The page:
Summer Assignment Coversheet

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1 Summer Assignment Coversheet Course: A.P. Chemistry Teachers Names: Mary Engels Assignment Title: Summer Assignment A Review Assignment Summary/Purpose: To review the Rules for Solubility, Oxidation Numbers, Significant Figures and Ions. It also reviews how to write and name binary ionic and binary covalent compounds, writing and balancing equations, and stoichiometry. When Assigned: End of current school year When Due: 3 rd Class Meeting Estimated time needed to complete the assignment: Approximately 6 hours. Description of how the assignment will be assessed and when: It will be graded for completion and correctness. Grade impact to overall grade (i.e. 5% of semester grade, 10% of quarter grade etc): Approximately 4% of the first quarter grade. Tools/resources needed to complete the assignment and where student can obtain them: Periodic table, calculator. A periodic table can be obtained online. If the student does not have a calculator, one needs to be purchased. (Scientific or graphing) Contact information if there are questions: Name: Mary Engels

2 A.P. Chemistry Summer Assignment for Instructor: Mary Engels Please review the Rules for Solubility, Oxidation Numbers, Significant Figures and Ions. Also review how to write and name binary ionic and binary covalent compounds. Complete the enclosed assignment. It reviews nomenclature/formula writing, writing and balancing equations, and stoichiometry. If you have any questions I may be contacted at the following address: Please be patient for a response as I will not be checking my on a daily basis. Please purchase an AP Chemistry Review book (your choice of author/publisher) for next year.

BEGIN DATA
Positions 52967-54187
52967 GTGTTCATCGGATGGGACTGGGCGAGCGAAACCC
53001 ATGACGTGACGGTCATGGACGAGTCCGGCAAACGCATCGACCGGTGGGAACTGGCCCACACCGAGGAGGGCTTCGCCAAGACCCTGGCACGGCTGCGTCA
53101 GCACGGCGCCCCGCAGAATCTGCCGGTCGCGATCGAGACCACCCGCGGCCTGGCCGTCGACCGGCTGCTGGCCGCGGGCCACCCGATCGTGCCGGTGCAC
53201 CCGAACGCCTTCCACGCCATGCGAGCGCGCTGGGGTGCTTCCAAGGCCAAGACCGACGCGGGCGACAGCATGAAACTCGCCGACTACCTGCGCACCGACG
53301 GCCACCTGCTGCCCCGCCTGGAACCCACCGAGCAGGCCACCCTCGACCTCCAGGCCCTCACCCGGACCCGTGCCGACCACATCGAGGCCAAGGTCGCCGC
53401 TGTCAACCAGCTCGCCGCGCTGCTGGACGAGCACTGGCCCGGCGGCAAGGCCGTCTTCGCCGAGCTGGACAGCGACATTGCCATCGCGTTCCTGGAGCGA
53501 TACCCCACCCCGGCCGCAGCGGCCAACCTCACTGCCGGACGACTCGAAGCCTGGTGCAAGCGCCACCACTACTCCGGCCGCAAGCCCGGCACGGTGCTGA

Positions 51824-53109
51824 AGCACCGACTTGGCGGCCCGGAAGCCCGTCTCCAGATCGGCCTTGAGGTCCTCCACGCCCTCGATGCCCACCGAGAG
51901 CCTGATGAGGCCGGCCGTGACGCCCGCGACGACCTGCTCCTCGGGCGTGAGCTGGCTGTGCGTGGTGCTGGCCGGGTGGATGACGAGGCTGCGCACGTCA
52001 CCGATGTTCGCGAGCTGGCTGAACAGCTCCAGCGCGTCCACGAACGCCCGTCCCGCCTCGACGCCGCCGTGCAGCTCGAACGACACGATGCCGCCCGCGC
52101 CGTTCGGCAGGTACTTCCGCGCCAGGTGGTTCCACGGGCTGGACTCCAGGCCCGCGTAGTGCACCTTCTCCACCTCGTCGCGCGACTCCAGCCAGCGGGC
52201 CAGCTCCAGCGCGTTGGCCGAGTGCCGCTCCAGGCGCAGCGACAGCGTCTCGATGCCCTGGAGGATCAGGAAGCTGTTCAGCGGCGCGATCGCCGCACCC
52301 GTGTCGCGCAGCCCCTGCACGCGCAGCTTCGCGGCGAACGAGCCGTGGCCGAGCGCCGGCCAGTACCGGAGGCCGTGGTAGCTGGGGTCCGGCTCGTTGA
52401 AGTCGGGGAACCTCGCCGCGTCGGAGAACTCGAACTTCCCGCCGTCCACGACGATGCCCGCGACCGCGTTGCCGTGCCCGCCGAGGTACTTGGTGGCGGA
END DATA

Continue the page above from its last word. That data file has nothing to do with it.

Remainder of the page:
3 Please review the following rules below: Solubility Rules for Salts in Water 1. Most nitrate (NO 3 1 ) salts are soluble. 2. Most salts containing the alkali metals ions (Li +, Na +, K +, Cs +, Rb +, and the ammonium ion (NH 4 + ) are soluble. 3. Most chloride, bromide, and iodide salts are soluble. Notable exceptions are salts containing the Ag +, Pb +2, and Hg Most sulfates are soluble. Notable exceptions are BaSO 4, PbSO 4, Hg 2 SO 4, and CaSO Most hydroxide salts are only slightly soluble. The important soluble hydroxides are NaOH and KOH. The compounds Ba(OH) 2, Sr(OH) 2, and Ca(OH) 2 are marginally soluble. 6. Most sulfides (S ), carbonates (CO 3 ) and phosphates (PO 4 3 ) salts are only slightly soluble. Rules for Assigning Oxidation States 1. An atom in a free element is zero, A monatomic ion is the same as its charge. 3. Fluorine is 1 in its compounds. 4. Oxygen is usually in compounds, except in peroxides in which case it is Hydrogen is +1 in a compound, except in metal hydrides in which case it is In a compound, the sum of all the oxidation numbers must total 0. Rules for Significant Figures 1. In multiplication/division, your answer must have the same number of significant figures as the value with the least number of significant figures. 2. In addition/subtraction, your answer must have the same number of decimal places as the value with the least number of decimal places. 3. Exact numbers, which may be due to counting or equalities such as 1 mol = 6.02 X atoms, never limit the number of significant figures in a calculation. 4. All nonzero digits are always significant. 5. Zero s: a. Leading zeros are never significant. b. Sandwiched zeros, zeros between nonzero numbers are always significant. c. Trailing zeros, are significant if there is a decimal and are not significant if there is no decimal.